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|The Common Sense of Political Economy; Wicksteed, Philip H.|
37 paragraphs found.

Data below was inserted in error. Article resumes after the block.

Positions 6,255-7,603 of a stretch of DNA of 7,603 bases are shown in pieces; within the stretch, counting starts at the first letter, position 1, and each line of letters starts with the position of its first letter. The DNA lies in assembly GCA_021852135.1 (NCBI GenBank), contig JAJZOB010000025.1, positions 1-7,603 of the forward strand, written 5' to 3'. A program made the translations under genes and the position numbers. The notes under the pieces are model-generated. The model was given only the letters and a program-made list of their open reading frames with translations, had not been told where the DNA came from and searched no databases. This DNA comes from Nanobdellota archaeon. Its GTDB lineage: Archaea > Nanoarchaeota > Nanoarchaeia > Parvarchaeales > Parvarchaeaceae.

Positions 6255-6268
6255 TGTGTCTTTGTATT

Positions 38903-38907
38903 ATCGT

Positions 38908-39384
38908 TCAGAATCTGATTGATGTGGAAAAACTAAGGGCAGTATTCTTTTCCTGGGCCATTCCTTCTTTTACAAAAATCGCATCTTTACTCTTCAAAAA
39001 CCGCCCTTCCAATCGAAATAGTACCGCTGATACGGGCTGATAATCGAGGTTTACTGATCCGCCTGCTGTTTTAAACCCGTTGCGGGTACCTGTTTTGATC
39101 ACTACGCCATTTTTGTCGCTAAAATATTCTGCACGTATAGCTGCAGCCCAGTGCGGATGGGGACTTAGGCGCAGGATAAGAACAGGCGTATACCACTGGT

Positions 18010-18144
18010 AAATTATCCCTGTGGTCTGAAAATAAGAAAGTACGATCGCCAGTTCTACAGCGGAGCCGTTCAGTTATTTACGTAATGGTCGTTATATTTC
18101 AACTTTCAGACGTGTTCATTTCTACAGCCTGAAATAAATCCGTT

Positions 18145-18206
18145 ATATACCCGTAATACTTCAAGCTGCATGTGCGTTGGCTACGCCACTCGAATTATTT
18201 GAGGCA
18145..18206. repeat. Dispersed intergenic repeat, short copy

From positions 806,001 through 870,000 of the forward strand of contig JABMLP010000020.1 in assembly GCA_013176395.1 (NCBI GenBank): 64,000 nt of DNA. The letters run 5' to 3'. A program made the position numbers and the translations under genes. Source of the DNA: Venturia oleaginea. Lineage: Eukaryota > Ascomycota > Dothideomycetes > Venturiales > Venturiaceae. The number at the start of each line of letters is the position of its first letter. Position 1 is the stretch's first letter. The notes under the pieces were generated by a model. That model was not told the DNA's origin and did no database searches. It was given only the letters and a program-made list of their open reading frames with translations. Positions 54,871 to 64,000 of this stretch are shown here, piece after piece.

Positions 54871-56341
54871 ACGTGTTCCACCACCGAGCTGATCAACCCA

We shall have to abandon the favourite diagrammatic method by which prices, whether market or normal, are indicated by the intersection of a curve of demand and a curve of supply, or a curve of demand and a curve of cost of production. We shall call for a revision of the whole theory of increasing and diminishing returns as usually expounded, and this will be seen to involve either the abandonment or the restatement of much ingenious theory that has been based on the supposed phenomena presented by industries subject to the law of diminishing returns.